Greater Victoria will see 100 complex-care housing spaces by 2023 as part of a new provincial housing approach that links public health to eviction-free housing for vulnerable people.
The spaces allocated across the region are 100 of the 500 planned around the province, a $164-million commitment contained in B.C.’s 2022 budget. The spaces will be created in new and existing affordable housing locations.
Participating tenants will not face the risk of eviction and will have access to Island Health nurses, peer workers, social workers and other healthcare professionals. Additionally, assigned physical or mental health specialists will remain attached to residents if they switch sites.
“For too long, people suffering complex and overlapping mental health and substance use challenges have been left behind,” said Sheila Malcolmson, Minister of Mental Health and Addictions, in a teleconference Tuesday (March 22). The proposed complex-care solution has been “long in the making,” she added.
Victoria Mayor Lisa Helps called the program “unprecedented,” having been developed following consultations between the province, the BC Urban Mayors Caucus and individuals with lived experience of drug use and homelessness. “These spaces are desperately needed to take care of those who have lived on our street year over year,” she said.
In-house health support aims to address systemic racism found in B.C.’s healthcare system, which has kept marginalized groups from getting help, Malcolmson said. Island Health’s 2020 In Plain Sight: Systemic Racism in B.C. Healthcare report found 84 per cent of Indigenous survey respondents experienced some form of discrimination while receiving health care, while Ministry of Health research found over a third (35 per cent) of B.C. healthcare workers witnessed discrimination inflicted upon Indigenous patients while on shift.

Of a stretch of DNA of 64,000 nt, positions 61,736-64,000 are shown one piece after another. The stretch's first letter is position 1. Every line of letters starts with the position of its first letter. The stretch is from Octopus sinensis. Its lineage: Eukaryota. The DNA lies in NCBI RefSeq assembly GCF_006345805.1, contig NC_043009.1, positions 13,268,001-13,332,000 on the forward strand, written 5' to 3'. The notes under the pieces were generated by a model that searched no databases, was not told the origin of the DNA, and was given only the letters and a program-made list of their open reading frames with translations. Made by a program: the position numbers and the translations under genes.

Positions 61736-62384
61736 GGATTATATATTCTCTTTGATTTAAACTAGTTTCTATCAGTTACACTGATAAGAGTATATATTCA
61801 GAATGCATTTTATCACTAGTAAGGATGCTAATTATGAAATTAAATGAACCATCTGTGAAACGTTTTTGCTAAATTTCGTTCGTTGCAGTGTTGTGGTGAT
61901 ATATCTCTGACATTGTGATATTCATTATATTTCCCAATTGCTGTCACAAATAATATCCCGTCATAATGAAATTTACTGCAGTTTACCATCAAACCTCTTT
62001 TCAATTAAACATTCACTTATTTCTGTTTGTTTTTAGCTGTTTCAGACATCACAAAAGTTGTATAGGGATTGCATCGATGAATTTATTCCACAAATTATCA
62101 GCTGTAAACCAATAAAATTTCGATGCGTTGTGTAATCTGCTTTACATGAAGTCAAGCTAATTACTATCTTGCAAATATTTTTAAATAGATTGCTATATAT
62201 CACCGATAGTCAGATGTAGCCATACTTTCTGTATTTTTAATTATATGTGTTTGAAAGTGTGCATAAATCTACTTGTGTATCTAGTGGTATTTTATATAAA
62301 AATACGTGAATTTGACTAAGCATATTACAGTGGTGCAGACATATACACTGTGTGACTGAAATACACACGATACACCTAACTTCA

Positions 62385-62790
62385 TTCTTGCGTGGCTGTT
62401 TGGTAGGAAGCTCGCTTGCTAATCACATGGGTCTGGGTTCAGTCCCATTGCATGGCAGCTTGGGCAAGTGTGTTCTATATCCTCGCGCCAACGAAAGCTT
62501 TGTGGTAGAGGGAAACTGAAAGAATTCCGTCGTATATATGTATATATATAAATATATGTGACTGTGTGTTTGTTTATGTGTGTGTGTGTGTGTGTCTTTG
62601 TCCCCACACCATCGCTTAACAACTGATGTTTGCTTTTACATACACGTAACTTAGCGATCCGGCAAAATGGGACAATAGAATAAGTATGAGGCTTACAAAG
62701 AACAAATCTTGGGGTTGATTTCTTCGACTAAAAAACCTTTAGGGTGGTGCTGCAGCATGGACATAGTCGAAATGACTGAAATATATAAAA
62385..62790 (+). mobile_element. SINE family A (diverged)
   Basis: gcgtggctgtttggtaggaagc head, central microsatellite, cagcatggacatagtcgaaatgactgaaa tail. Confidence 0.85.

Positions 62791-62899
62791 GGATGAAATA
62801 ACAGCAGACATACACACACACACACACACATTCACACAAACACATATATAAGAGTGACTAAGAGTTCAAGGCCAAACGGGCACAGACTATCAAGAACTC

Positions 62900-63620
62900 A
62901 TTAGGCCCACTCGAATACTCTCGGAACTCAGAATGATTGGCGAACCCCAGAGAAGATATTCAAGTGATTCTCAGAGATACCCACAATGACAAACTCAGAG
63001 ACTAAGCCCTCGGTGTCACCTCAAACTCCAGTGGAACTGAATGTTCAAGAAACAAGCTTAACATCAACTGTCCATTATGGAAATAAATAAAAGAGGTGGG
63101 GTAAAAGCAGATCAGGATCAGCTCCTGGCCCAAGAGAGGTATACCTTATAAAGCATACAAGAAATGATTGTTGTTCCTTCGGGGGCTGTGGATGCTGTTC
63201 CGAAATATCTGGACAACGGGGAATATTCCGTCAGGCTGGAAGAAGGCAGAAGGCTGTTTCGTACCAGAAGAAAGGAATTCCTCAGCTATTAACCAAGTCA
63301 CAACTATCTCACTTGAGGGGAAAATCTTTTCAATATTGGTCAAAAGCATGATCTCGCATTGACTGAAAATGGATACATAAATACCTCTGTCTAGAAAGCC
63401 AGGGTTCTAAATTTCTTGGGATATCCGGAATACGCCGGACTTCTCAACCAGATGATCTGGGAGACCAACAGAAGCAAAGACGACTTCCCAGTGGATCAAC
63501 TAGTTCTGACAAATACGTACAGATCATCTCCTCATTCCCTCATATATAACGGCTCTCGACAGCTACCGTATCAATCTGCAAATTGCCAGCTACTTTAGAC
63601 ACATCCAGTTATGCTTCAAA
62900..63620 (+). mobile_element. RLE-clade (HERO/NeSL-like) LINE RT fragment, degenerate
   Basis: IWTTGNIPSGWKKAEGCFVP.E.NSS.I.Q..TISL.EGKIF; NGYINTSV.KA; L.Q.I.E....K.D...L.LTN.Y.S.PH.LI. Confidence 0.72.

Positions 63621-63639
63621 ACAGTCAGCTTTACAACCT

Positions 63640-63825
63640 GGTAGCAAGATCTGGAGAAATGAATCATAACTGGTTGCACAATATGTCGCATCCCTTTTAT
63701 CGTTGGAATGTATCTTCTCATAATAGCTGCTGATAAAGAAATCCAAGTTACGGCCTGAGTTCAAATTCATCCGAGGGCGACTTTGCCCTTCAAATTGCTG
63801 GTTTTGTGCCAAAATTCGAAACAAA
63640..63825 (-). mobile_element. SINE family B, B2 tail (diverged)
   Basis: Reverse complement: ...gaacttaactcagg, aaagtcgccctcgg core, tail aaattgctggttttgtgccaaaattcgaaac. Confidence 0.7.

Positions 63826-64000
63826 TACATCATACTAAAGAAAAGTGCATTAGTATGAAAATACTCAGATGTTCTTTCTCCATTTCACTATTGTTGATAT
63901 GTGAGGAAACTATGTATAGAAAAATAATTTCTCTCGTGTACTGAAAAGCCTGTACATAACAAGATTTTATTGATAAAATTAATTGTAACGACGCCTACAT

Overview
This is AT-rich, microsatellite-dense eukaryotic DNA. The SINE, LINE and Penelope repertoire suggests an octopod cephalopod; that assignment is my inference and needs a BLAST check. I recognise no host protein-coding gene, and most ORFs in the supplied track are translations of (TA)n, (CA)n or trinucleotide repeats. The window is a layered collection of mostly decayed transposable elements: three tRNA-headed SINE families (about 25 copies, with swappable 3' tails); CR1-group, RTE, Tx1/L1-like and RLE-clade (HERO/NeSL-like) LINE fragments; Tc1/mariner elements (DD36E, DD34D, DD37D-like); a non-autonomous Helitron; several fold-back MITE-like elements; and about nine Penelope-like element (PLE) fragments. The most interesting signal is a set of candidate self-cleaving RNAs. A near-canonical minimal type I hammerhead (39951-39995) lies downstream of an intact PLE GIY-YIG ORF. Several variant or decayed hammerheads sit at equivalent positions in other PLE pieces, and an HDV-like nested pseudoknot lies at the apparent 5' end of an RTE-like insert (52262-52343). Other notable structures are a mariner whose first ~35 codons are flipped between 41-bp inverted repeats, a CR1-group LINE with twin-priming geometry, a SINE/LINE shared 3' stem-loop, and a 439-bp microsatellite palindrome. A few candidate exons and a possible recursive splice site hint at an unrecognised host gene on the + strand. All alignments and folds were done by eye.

Likewise, peer support and its voluntary nature are vital aspects of the complex-care program, Malcolmson said.
To operate the program, Island Health board of directors chair Leah Hollins said the health authority is actively seeking “qualified, empathetic and dedicated people” to deliver social work and nursing services. She was unable to say how many additional healthcare workers are required for the program or how they’ll be hired.
The program should also impact businesses in downtown Victoria and those across the province Helps said.
“Shop owners come to work and see these folks living in their doorways … (and) we know how much businesses have struggled through the pandemic. These 100 spaces are going to take care of everyone, from the most vulnerable to our small businesses,” she said.
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